The Tenth Circuit Court of Appeals in Denver denied a motion to dismiss a lawsuit filed by two former Kansas State University students who claim officials failed to investigate their off-campus sexual assaults.
In April 2016, Sara Weckhorst and Tessa Farmer filed federal lawsuits against the Manhattan, Kan., university for refusing to investigate their reported rapes at off-campus fraternity houses in 2014 and 2015. The lawsuit said KSU violated Title IX since the accused rapists were also students at the school, reports Courthouse News.
On May 26, 2017, KSU student Jared Gihring was found guilty of raping Weckhorst. Another student, Crystal Stroup, says Gihring raped her a year after Weckhorst reported her rape.
Under KSU’s policy, investigations into sexual violence are limited to incidents that occur on campus or “in the context of a University-sponsored program or activity.” The university argued it was not responsible for the rapes since they occurred off-campus and therefore beyond its jurisdiction.
In 2017, U.S. District Judge Julie Robinson sided with the plaintiffs, indicating she was “convinced that the fraternity is an ‘operation’ of the University, and that [Kansas State] has substantial control over student conduct within the fraternity.” The plaintiff’s argued the fraternities are only open to students and were promoted on the school’s website at the time of their assaults.
The court of appeals agreed in its decision Monday, also siding with the plaintiffs’ claim that they were denied an equitable learning environment due to an atmosphere of fear following their assaults. Both women, who also filed complaints with the police, told The New York Times they feared running into their alleged rapists on campus, which in turn affected their grades.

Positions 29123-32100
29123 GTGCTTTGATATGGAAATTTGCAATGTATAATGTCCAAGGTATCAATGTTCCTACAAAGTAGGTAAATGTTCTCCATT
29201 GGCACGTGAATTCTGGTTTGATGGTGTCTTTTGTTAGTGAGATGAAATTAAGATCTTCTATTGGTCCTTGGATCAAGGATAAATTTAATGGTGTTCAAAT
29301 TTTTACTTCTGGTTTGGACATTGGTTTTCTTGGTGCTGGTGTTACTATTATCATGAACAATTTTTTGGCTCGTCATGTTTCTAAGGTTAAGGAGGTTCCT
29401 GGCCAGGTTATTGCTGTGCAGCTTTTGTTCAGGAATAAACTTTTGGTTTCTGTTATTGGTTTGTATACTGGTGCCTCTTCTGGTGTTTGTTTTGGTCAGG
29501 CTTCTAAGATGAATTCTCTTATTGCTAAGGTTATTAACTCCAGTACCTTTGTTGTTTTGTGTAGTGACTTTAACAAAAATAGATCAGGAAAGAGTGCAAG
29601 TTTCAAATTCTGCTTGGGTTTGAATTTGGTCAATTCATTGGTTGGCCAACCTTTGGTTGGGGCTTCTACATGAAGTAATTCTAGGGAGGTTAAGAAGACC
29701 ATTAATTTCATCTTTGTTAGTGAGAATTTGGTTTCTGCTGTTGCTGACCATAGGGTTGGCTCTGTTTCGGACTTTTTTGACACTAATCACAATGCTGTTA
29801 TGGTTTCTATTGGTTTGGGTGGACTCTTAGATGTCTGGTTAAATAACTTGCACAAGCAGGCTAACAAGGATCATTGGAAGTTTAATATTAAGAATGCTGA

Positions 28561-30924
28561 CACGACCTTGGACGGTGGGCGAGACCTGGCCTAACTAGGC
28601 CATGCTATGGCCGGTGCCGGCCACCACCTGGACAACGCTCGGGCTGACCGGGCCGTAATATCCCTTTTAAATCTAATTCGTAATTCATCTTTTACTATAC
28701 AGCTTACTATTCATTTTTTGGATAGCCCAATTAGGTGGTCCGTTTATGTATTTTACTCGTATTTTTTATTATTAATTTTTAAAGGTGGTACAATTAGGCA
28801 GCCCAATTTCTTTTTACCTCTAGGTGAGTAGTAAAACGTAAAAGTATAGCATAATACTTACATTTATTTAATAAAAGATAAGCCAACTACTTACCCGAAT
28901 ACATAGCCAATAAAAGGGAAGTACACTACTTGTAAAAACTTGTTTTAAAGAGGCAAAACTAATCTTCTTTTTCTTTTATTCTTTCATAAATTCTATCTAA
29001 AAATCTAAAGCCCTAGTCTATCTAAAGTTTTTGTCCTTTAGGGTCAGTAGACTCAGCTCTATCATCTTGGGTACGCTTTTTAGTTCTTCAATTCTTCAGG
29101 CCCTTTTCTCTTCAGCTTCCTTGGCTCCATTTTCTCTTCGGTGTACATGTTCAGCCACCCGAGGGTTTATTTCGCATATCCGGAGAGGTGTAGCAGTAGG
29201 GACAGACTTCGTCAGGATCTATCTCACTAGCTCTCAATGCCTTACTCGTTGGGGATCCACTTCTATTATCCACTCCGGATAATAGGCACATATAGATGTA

“A Title IX plaintiff’s alleged fear of encountering her attacker must be objectively reasonable, but under the horrific circumstances alleged here Plaintiffs have adequately alleged that KSU’s deliberate indifference to their rape reports reasonably deprived them of educational opportunities available to other students at KSU,” read part of the court’s 27-page decision.
Michelle Geering, media relations and social media specialist with KSU’s Division of Communications and Marketing, said the university “respectfully disagrees” with the court’s decision.
“The court’s narrow legal ruling did not determine the facts of the case or that the university committed any error,” continued a statement from the university.
In 2016, a consultant hired by Kansas State to review its campus climate found some students and staff felt the university was unresponsive to their complaints of unwanted sexual contact.
“K-State did absolutely nothing to help me,” one student said.
KSU is tied with Stanford University and Indiana University at Bloomington for the third-most Title IX investigations in the country, according to The Chronicle of Higher Education.
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